Finally an organized resource for Law Enforcement tactical medical care. What is great is they have actual guidelines which is a huge start to getting TCCC training geared toward law enforcement.
Make sure to read the Overview page to get an idea of where TECC is going.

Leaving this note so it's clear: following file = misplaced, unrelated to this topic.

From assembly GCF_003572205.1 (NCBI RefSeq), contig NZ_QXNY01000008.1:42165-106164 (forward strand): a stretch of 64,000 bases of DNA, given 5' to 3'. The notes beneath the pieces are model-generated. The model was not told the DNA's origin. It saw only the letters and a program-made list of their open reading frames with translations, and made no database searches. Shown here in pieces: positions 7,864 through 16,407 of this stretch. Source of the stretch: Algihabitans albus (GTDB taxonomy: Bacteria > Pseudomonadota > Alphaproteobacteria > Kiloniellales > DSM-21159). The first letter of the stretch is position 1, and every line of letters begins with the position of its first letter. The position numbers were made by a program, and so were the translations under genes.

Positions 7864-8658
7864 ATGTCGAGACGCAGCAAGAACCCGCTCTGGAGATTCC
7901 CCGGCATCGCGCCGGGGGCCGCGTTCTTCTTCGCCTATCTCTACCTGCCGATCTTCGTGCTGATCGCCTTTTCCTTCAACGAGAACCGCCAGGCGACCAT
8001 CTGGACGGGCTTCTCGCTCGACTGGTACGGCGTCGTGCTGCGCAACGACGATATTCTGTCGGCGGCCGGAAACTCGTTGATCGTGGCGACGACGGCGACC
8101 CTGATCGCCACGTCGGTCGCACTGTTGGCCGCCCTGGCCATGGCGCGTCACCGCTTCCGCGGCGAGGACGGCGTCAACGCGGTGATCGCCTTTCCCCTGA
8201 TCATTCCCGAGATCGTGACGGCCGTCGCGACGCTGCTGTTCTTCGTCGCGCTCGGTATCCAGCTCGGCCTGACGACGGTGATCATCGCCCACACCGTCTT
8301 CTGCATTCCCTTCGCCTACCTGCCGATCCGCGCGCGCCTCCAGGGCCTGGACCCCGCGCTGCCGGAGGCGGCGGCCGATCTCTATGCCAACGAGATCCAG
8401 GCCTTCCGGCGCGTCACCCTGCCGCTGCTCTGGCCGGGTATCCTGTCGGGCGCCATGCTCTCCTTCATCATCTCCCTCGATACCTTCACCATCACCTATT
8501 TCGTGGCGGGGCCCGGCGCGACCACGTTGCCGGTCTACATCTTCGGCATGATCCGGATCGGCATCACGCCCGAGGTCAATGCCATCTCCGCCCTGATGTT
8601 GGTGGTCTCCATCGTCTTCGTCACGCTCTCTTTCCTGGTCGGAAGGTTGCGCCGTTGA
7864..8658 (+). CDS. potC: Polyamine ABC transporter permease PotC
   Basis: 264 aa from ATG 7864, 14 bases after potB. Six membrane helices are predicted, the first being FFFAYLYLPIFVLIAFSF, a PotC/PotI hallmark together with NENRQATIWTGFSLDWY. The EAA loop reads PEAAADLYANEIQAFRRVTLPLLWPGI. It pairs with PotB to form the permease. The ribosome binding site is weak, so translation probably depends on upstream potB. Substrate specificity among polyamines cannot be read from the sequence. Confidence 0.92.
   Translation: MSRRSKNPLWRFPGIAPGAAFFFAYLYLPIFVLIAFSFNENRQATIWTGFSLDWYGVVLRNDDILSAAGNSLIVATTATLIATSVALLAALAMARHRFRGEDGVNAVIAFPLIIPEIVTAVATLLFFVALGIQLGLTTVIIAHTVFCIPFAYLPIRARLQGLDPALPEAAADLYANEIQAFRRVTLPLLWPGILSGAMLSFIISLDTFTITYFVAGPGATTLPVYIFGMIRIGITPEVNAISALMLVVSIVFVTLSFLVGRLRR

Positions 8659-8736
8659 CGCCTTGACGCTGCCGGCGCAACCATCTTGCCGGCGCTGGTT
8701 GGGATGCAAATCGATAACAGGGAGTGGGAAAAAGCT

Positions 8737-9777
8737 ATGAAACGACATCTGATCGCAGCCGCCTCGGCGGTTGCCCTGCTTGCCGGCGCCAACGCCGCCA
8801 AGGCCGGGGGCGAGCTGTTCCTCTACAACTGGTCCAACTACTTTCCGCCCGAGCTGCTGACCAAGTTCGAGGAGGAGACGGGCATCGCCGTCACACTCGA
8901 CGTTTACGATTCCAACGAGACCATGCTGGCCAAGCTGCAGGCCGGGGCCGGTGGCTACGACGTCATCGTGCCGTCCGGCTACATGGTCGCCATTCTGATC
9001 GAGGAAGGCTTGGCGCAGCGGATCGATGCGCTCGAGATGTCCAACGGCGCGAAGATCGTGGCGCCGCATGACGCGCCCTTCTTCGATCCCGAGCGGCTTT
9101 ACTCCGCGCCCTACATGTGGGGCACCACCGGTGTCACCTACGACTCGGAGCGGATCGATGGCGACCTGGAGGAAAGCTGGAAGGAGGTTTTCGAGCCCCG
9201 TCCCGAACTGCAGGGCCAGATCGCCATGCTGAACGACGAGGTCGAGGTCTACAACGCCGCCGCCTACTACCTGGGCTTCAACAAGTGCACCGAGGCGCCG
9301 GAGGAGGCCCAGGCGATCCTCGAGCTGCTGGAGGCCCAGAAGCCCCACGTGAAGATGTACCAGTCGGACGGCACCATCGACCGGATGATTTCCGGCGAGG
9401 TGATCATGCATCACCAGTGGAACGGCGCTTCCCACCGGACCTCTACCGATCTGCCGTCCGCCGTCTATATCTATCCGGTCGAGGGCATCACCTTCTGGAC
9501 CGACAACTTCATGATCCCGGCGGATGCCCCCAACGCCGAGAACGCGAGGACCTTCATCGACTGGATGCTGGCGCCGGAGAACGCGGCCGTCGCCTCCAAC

Federal and civilian tactical and emergency medical response teams now stand at the same crossroads the military special operations medical community stood at in the early 1990s. Implementing TCCC guidelines as written into civilian protocols has the same fundamental flaws as utilizing civilian ATLS principles for battlefield treatment of combat wounded. This practice is essentially basing medical care on a doctrine designed to address the specific environment and restrictions of the military battlefield, not the civilian setting. TCCC is written for the combat medic operating in a combat theater, not for the civilian tactical medic operating in a crack house in downtown Washington, DC. There is no doubt that the weapons and wounds are similar between the two settings, and there is no doubt that federal and civilian tactical teams are indeed in combat. But, just as ATLS did not address many of the unique factors specific to the military combat environment, TCCC does not address the differences in the military setting, the federal or civilian provider, and the non-military environment.